This year's symposium celebrates the 10th anniversary of the remarkable collection of written works and memorabilia of Sir Arthur Conan Doyle contained in the Newberry's C. Frederick Kittle Collection of Doyleana. The program is free and open to all Sherlockians and the general public. Light refreshments will be served.
This year's event will feature the following speakers:
Working with the Kittle Collection
Newberry President David Spadafora
Newberry Vice President for Research and Academic Programs Daniel Greene today announced that the National Endowment for the Humanities (NEH) has awarded the library two grants to help college and university faculty to better utilize maps as visual evidence in their research and their teaching; and to increase their understanding of North American borderlands history. Both programs will be held at the Newberry in summer 2014.
This fall, the Newberry is offering more than 40 classes on Chicago; arts, music, and language; history, genealogy, and social sciences; literature and theater; and more. Learn about Chicago political art or bookbinding, delve into Jane Austen’s writing during the 200th anniversary of Pride and Prejudice, or experience the music of the Civil War during its sesquicentennial.
To commemorate the 150th anniversary of the US Civil War and in conjunction with the Terra Foundation for American Art, the Newberry Library is pleased to host “Home Front: Daily Life in the Civil War North,” an exhibition of more than 100 items that focuses on the enormous, and costly, effect the war had on civilians.
The American Jewish Historical Society has awarded the biennial Saul Viener Book Prize in American Jewish History to Newberry Vice President for Research and Academic Programs Daniel Greene for his recent book, The Jewish Origins of Cultural Pluralism: The Menorah Association and American Diversity (Indiana University Press, 2011).
What a night for Chicago’s Newberry.
Before a crowd of more than 400 people that included Mayor Rahm Emanuel and Chicago-area teachers and students, Newberry Board of Trustees Chair Victoria J. Herget presented The Newberry Library Award to renowned historian David McCullough. But before doing so she had another announcement: the Newberry has exceeded its $25 million fundraising campaign goal.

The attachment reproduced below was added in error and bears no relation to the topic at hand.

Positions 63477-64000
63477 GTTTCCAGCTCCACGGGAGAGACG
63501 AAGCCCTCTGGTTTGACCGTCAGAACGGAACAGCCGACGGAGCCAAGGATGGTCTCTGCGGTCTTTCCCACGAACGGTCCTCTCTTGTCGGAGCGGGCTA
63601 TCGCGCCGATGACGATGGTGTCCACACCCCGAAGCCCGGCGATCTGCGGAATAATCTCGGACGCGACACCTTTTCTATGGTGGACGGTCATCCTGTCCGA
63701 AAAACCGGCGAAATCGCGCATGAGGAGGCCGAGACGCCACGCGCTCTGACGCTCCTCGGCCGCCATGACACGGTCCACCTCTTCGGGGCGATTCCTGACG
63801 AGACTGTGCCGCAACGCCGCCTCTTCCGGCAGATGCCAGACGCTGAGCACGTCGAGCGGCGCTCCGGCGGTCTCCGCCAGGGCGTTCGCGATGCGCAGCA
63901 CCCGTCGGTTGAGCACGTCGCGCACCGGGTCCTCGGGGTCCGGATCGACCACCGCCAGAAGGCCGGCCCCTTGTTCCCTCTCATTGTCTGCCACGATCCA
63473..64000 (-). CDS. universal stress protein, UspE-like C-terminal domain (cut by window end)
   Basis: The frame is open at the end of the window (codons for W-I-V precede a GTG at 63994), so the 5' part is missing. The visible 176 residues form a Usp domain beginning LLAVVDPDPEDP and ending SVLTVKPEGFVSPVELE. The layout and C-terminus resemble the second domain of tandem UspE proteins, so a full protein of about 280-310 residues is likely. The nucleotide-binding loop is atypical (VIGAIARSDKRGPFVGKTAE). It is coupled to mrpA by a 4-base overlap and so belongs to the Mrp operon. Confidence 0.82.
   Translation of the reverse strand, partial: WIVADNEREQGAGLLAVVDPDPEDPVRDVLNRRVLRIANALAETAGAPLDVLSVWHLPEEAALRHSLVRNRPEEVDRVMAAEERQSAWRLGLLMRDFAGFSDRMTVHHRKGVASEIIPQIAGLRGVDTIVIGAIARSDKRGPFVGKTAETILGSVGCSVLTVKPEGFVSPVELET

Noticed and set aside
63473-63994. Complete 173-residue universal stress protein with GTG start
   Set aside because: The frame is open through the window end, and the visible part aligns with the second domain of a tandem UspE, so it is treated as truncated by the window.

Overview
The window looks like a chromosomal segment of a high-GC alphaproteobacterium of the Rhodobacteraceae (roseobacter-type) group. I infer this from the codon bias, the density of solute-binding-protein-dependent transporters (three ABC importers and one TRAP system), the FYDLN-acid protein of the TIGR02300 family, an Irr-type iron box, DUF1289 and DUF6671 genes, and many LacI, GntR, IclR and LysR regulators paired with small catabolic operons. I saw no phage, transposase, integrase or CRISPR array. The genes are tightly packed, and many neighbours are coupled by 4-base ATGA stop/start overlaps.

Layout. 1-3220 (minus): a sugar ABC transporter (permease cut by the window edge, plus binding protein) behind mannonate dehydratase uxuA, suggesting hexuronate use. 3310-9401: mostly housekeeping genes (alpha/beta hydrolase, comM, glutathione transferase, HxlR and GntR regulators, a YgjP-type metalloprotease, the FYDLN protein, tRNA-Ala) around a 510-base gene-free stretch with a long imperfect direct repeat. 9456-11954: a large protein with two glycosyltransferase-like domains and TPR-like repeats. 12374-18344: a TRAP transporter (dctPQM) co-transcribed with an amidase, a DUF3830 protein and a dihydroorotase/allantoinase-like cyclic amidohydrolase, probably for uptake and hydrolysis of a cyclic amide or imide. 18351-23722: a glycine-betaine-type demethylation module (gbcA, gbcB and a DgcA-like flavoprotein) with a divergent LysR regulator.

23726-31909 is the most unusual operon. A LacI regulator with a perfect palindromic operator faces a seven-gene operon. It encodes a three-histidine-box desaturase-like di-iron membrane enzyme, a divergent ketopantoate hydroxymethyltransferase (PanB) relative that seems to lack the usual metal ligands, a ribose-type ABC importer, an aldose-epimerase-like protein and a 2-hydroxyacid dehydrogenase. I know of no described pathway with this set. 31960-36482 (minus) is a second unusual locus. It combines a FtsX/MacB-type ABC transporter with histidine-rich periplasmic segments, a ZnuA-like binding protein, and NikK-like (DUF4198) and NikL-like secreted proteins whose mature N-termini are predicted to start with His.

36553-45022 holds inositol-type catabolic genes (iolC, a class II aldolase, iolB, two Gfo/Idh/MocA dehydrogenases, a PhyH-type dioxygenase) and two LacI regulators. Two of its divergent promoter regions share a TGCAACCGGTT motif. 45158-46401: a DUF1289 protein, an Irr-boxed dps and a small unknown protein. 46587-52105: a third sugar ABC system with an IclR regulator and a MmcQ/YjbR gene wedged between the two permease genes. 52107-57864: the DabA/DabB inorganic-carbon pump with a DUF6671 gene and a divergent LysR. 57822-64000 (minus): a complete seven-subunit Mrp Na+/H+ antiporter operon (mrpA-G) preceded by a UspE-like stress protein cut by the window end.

Registration for summer seminars is now open. Delve into Kierkegaard’s Fear and Trembling; reacquaint yourself with Chicago’s public art, from commemorative statues to sprawling murals; or join a writers’ group and pen that imaginative children’s book you’ve been thinking about.
All classes begin June 4 on a rolling basis. PLEASE NOTE that there is a May 29 registration deadline. Those signing up after the deadline might incur a late fee.
This Newberry Spotlight exhibition features more than 40 books on religion that date from the thirteenth to the nineteenth century. “Treasures of Faith: Twenty Years of Acquisitions” showcases extraordinary examples from the more than 8,000 religious volumes the Newberry has acquired over the past two decades. The exhibition runs through July 6.
Don’t miss this year’s artists’ reception and purchase prize presentation at Exploration 2013: The 27th Annual Juried Exhibition of the Chicago Calligraphy Collective at the Newberry. Free and open to the public, the event runs from 11 am to 3 pm Saturday, April 13, and includes calligraphy demonstrations, a talk by artist Jane Ewing, and the award presentation. The exhibition will continue through June 7.
The Newberry is pleased to announce that David McCullough will receive the 2013 Newberry Library Award. Established in 1987, the library’s centennial year, the award honors individuals who have made outstanding contributions to the humanities, particularly in fields of endeavor related to the Newberry’s collection.